As difficult as it may be to moisturize low porosity hair, the advantage is, once well moisturized, the moisture has a hard time leaving due to the tightly clamped cuticles. Therefore low porosity can retain moisture for long hours. PS: so if your hair takes a ridiculously long time to dry up when soaking wet, it’s definitely low porosity
How to care for Low Porosity hair
- Reducing build up is key for dealing with low porosity hair. Build-up on low porosity hair makes it more difficult for moisture to penetrate. If you have low porosity hair, and you are a product junkie like I am, endeavor to wash your hair often with a sulfate free shampoo to avoid product buildup.
- When washing your hair, start with warm water, to open the cuticles then you can rinse off with cold water to close the cuticles.
- Use products with low protein as low porosity hair already has a strong protein structure and adding more protein regularly will only make your hair stiff and dull. Low porosity needs more moisture and less of proteins. Doing regular deep conditioning to replenish moisture is strongly encouraged.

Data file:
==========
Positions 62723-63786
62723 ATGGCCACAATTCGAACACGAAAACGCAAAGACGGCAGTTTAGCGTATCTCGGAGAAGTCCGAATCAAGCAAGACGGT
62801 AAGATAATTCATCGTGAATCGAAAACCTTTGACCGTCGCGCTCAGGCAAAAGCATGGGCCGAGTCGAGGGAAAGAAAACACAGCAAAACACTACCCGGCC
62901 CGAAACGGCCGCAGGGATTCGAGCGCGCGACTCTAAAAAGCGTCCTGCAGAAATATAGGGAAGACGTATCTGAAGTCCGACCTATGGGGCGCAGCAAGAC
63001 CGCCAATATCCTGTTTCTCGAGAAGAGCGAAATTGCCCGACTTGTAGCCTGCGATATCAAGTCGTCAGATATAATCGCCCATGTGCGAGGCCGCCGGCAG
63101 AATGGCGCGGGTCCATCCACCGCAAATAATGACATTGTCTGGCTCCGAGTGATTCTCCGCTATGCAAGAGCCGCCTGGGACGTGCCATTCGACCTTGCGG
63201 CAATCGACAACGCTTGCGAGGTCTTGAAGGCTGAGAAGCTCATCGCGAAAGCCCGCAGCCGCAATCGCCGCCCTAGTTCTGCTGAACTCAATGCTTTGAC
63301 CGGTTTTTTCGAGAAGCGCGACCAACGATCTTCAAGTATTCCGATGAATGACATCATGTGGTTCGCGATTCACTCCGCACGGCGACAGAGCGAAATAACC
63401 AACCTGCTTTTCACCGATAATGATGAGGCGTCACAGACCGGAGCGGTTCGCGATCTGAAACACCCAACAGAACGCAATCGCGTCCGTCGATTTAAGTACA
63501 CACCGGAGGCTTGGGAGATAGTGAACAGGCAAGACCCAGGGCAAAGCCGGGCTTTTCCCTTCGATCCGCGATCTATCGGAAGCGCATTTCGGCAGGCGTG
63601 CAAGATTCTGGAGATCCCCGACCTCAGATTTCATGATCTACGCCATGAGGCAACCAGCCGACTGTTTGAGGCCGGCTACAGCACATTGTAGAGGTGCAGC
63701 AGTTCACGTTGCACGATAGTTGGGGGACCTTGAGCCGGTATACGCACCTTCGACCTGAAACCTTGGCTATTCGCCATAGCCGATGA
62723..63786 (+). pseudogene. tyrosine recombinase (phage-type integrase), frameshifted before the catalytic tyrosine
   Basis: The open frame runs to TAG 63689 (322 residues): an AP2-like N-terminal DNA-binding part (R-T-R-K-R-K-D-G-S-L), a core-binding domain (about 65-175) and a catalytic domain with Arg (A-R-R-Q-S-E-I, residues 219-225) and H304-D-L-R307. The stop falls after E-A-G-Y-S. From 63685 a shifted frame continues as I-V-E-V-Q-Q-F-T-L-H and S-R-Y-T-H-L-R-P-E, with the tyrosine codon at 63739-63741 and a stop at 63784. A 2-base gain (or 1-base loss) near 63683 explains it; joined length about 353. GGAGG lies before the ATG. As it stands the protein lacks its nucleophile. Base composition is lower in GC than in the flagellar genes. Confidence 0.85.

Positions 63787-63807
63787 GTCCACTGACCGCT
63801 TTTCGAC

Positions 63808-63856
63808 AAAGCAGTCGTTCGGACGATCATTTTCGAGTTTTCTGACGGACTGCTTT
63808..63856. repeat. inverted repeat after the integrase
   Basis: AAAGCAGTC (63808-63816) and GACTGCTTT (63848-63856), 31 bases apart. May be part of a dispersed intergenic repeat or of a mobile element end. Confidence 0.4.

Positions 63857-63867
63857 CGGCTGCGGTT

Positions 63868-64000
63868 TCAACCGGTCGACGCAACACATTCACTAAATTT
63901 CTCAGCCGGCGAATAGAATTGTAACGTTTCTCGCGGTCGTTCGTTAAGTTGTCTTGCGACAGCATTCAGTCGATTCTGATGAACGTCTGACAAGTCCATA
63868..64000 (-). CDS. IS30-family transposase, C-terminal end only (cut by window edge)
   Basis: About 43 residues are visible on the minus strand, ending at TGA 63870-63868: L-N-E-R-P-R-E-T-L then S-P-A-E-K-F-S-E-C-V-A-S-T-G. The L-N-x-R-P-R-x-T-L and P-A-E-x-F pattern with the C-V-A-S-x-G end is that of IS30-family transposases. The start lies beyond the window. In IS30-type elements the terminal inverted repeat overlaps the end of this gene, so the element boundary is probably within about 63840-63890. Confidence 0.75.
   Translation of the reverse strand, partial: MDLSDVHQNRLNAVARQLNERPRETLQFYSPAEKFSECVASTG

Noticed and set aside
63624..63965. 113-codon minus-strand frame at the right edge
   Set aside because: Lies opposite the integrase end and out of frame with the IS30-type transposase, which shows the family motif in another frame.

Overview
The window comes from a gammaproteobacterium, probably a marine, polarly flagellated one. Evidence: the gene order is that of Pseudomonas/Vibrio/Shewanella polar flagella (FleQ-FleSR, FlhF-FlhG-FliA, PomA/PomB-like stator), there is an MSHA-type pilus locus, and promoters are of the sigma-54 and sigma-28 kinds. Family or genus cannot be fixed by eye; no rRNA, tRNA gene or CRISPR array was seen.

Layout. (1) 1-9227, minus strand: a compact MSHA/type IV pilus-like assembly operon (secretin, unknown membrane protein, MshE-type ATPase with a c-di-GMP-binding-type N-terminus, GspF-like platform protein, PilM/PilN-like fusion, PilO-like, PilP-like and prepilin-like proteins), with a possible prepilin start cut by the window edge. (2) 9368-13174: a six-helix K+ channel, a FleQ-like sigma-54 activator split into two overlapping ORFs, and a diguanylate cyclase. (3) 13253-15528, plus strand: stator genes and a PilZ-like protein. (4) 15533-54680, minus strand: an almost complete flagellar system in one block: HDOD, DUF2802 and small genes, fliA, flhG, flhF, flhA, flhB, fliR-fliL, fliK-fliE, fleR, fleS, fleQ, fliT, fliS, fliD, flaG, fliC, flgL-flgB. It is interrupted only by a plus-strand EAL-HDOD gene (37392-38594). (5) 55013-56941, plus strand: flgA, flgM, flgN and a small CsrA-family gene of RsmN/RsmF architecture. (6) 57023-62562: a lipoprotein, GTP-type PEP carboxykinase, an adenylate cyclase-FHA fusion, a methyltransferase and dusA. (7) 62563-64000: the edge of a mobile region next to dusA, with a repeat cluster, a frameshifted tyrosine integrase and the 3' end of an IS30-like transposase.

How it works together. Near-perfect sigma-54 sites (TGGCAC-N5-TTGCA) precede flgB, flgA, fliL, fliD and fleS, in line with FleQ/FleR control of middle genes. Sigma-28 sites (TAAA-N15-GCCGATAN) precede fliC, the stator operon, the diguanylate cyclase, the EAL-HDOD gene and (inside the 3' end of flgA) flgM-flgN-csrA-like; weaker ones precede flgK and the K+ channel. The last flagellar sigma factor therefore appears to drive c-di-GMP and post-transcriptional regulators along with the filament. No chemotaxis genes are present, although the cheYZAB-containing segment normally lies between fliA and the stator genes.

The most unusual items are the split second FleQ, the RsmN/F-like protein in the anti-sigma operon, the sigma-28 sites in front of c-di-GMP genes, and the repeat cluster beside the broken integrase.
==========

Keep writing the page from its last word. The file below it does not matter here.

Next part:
- When shopping for products, buy lighter products and oils. I love using lighter oils like Argan oil and jojoba oil for my hair as they easily get absorbed.
- If you find that a product or oil just sits on your hair and doesn’t penetrate, try using heat to open your cuticles. You can use a hair steamer or put a plastic bag on your hair for some time to heat it up.
Normal porosity also known as balanced porosity is typically the best and easiest to manage. It’s basically a balance of low and high porosity. It can hold moisture for an extended period of time. The cuticle layer of hair in this category is often looser than low porosity hair hence it allows the right amount of moisture to penetrate the hair without letting too much escape. Normal porosity hair tends to be healthy, bouncy, and resilient and can hold styles for longer periods.